MongoDB space usage¶
The following information outlines how ObjectRocket calculates space usage for all MongoDB instances, including determining how much space your MongDB instance is using and an explanation of associated charges.
Calculating space for MongoDB plans¶
On the ObjectRocket MongoDB platform, a plan represents the maximum amount of data you can store on a MongoDB instance without taking any action. When building a MongoDB instance for the first time, you’re required to choose a size in incrementing blocks, such as 5 GB, 20 GB, 50 GB, or others. Because you’ll know exactly how the capacity increases as you grow, this size selection makes it easy to plan out scaling in advance.
If the MongoDB instance is sharded, the plan size is multiplied by the number of shards currently attached to the instance to give you the maximum amount of space available. If the MongoDB instance is a replica set, the plan size is the maximum available storage space.
The following formula shows how to calculate the maximum gigabytes in plan (mgp) for all MongoDB instance types:
By using this formula, a 5 GB sharded instance with 3 shards has a mgp of 15 GB.
All data used for determining space usage is pulled directly from MongoDB by using db.stats() across each individual database on each shard, which differs slightly for WiredTiger or MMAPv1.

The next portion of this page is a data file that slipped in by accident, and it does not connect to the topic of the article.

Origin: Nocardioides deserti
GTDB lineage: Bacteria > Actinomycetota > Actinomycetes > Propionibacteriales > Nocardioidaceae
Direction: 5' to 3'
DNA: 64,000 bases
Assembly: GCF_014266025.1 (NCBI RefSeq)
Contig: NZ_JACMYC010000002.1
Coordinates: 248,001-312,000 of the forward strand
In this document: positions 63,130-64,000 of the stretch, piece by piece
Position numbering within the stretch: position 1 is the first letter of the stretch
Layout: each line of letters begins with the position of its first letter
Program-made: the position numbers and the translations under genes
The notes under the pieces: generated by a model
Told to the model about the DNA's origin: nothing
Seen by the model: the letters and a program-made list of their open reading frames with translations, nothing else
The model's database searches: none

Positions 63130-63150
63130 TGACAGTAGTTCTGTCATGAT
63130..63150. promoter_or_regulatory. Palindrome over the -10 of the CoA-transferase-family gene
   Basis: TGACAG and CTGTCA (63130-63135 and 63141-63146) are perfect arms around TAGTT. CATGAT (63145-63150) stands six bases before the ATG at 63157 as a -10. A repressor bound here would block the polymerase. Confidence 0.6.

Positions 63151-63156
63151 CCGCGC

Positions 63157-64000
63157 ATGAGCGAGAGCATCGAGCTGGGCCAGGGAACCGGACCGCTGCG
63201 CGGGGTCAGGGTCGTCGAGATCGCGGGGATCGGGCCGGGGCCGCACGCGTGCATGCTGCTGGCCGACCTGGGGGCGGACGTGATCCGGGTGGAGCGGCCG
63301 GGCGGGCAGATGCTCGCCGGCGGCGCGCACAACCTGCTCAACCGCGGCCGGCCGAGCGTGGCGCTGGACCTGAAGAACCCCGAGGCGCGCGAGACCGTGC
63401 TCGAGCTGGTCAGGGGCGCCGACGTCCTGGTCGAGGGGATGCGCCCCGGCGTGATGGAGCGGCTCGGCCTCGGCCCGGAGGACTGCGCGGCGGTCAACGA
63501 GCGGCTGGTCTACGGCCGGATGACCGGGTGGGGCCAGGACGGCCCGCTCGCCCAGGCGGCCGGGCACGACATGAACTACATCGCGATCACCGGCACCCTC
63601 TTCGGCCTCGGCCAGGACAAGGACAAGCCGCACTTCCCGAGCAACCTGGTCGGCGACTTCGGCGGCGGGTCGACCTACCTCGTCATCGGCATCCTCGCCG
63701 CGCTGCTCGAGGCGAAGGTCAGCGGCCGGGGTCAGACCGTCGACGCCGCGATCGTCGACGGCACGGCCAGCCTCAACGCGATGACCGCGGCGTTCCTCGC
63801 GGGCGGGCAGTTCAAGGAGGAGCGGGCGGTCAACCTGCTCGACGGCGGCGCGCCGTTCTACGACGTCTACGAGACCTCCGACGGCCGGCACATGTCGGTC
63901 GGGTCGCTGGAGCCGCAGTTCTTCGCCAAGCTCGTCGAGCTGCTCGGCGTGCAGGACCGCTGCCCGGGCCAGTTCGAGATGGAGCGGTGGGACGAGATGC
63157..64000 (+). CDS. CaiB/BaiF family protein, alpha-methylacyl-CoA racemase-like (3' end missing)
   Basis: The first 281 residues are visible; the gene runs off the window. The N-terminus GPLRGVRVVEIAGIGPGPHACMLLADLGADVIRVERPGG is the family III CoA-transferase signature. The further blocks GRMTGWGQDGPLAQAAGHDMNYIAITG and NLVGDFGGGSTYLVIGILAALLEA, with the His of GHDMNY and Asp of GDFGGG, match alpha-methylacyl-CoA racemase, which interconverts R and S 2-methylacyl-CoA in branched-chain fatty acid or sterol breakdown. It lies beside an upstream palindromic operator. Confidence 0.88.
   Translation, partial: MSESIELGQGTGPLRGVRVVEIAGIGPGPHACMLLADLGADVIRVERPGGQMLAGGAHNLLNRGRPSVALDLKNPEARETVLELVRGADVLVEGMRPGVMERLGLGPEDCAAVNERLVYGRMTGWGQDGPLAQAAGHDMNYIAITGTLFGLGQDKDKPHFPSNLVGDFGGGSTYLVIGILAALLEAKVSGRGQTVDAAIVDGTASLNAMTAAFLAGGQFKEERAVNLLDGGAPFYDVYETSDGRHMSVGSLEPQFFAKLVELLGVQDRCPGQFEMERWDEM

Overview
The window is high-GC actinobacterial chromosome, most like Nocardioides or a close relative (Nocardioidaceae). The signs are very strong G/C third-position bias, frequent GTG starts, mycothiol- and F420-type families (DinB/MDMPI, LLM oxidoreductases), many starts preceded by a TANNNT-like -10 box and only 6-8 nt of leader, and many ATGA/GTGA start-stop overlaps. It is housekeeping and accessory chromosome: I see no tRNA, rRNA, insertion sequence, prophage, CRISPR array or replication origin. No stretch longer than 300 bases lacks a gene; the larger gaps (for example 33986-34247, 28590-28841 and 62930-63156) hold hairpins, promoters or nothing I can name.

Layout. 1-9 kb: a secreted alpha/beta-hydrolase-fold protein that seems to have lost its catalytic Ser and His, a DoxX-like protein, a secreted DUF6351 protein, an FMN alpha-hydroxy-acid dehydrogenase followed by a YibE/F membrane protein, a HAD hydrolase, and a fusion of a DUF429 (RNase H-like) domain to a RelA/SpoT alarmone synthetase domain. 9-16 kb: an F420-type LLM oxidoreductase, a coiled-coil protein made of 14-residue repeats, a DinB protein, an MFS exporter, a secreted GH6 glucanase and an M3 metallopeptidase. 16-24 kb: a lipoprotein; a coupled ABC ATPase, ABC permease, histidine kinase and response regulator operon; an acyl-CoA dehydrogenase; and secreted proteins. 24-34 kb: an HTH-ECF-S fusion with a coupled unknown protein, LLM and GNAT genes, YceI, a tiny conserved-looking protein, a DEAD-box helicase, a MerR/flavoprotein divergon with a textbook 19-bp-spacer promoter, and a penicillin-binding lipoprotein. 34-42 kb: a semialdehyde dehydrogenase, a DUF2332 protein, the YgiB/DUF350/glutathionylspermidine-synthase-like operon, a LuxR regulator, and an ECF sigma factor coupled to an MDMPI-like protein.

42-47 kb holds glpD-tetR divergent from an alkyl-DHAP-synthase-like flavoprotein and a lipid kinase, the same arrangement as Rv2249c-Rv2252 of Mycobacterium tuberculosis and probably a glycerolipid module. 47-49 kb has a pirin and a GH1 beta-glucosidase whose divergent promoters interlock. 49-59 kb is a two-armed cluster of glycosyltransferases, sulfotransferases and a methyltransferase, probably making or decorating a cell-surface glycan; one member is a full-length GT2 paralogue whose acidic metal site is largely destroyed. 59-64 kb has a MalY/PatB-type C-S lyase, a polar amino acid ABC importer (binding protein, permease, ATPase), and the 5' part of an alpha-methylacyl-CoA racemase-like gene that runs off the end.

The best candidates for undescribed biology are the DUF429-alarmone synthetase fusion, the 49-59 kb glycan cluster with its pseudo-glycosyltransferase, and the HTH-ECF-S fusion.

If the MongoDB instance is running on WiredTiger, two values are used from the dbStats output, dbStats.storageSize (dss) and dbStats.indexSize (dis). Using these values is necessary because WiredTiger stores data and indexes in separate files.
The following formula shows how space consumed is summarized for WiredTiger per database:
After calculating how much space each database and index use, ObjectRocket uses that information to find out how much space a MongoDB instance is using with the following formula:
MMAPv1 stores data and indexes on the same files, so the only important output is dbStats.fileSize. While MMAPv1 logs both dbStats.storageSize and dbStats.indexSize, this information is only useful in roughly determining the level of fragmentation within the MongoDB instance.
What is not calculated¶
ObjectRocket fully manages MongoDB for you, including the pieces that create storage amplification like replication, journaling, namespace file, and ObjectRocket administrative databases. The following space calculations aren’t necessary:
Oplog size (local)
The admin and config databases
If you have any questions, contact the Support team.